Kiwis with incurable blood cancer to receive new subsidised treatment

29 June 2020

 

New Zealanders living with the incurable blood cancer, multiple myeloma, can now access a new treatment option following the decision by PHARMAC to subsidise REVLIMID® (lenalidomide) for maintenance treatment.

REVLIMID® (lenalidomide) represents New Zealand’s first and only maintenance treatment specifically indicated and reimbursed for those with newly diagnosed multiple myeloma (NDMM) who have undergone an autologous stem cell transplant (ASCT).

Consultant Haematologist and Myeloma New Zealand founder, Dr Ken Romeril, welcomed the availability of a new treatment option for the incurable disease and called for continued timely and improved access to best practice treatment options for those living with multiple myeloma.

“The journey of multiple myeloma patients follows a pattern of Response, Remission and Relapse. Timely access to treatment options is therefore required throughout the patient journey, for both the newly diagnosed, and those who have already commenced therapy.

“Continuing to improve access to treatment may help to further improve quality of life and overall survival for New Zealanders living with multiple myeloma. We hope one day, this disease will be treated as a chronic rather than terminal disease,” Dr Romeril said.

Not to be confused with the skin cancer, melanoma, multiple myeloma is an incurable blood cancer that develops from plasma cells, a type of white blood cell found in the bone marrow.
Multiple myeloma represents New Zealand’s second most common blood cancer (after non-Hodgkin’s lymphoma). An estimated 2,500 New Zealanders currently live with myeloma, with higher rates among Māori and Pasifika communities.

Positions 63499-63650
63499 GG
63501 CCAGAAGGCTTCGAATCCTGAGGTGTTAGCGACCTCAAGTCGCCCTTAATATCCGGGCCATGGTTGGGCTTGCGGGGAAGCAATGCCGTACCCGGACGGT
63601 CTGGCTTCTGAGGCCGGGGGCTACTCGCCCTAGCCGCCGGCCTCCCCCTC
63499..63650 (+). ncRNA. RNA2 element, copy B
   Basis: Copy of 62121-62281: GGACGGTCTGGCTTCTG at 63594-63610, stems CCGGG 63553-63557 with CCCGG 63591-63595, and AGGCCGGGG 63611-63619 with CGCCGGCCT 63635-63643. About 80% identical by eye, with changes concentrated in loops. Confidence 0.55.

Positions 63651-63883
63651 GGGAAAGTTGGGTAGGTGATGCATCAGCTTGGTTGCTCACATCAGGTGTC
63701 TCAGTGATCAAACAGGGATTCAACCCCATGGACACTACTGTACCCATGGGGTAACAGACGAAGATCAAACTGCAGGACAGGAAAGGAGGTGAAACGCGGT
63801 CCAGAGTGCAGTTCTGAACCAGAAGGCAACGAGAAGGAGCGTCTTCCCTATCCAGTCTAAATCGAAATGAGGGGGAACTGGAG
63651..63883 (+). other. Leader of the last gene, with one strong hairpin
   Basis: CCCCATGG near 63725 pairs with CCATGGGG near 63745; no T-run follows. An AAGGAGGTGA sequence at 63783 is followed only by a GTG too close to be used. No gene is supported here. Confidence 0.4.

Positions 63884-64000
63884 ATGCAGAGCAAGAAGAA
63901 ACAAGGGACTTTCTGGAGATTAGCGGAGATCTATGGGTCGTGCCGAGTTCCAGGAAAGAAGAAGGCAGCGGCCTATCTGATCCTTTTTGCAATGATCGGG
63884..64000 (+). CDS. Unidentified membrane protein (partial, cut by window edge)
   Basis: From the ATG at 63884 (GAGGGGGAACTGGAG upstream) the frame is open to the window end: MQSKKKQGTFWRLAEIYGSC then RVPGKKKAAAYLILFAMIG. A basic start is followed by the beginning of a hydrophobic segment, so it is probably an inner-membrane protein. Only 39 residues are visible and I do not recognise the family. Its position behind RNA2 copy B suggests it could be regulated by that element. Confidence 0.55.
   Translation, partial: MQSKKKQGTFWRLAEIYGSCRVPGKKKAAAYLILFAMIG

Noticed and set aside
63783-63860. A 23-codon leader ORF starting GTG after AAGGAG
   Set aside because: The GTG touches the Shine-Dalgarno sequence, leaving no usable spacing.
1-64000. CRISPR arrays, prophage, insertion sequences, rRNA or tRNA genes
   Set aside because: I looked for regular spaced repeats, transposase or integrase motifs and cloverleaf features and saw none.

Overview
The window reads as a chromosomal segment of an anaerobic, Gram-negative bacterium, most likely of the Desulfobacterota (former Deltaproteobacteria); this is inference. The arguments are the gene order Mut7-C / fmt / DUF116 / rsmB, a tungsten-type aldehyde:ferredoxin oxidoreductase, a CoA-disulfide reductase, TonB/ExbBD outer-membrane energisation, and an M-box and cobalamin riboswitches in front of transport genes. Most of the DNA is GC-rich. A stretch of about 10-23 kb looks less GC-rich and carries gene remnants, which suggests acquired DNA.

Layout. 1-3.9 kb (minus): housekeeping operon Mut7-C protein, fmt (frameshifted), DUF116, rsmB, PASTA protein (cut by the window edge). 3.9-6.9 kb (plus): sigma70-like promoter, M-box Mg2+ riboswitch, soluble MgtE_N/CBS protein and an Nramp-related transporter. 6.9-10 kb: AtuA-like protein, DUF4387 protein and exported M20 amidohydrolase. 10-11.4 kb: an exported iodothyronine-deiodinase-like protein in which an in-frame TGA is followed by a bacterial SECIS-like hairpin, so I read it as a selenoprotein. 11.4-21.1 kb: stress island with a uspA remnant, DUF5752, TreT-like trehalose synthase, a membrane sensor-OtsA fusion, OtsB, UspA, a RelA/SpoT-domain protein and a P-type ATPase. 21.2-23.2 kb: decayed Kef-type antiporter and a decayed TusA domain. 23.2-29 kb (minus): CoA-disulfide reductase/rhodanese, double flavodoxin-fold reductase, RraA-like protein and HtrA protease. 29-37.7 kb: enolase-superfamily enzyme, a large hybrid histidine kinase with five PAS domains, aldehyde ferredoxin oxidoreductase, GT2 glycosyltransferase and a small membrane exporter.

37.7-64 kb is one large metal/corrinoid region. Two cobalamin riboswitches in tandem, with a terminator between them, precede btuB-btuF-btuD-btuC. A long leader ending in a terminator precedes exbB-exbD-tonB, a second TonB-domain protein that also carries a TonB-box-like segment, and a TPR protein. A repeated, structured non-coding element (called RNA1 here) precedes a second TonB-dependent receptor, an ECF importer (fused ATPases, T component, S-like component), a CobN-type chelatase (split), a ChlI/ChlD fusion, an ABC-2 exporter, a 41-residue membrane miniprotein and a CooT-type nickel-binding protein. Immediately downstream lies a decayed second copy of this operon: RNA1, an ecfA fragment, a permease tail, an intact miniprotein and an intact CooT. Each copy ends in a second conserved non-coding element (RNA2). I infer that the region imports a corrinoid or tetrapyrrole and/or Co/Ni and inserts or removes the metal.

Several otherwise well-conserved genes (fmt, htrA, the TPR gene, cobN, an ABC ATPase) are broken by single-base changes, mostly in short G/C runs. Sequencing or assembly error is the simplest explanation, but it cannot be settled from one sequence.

Due to the incurable nature of myeloma, the fear of relapse can carry a high emotional burden for patients, even during periods of remission.With studies revealing more than half (52%) of those living with multiple myeloma experience symptoms of anxiety or depression, widening access to treatment and extending time spent in remission may help to improve psychological wellbeing.

According to Tania Crosbie, whose husband, Paul, was diagnosed with myeloma in 2014, the reimbursement of an additional treatment option for multiple myeloma is a long-awaited step-forward for the New Zealand myeloma community.

“For years, New Zealand has been lagging behind the rest of the world in the treatment of multiple myeloma, with therapy options financially out of reach for many families.

“The reimbursement of an additional treatment option in the maintenance setting is welcomed news for the myeloma community, as improved access to therapy options is what gives families, like ours, more time with their loved ones.

“We also hope to see more announcements in the coming months to address the very high unmet need for those myeloma patients with relapsed disease,” said Mrs Crosbie.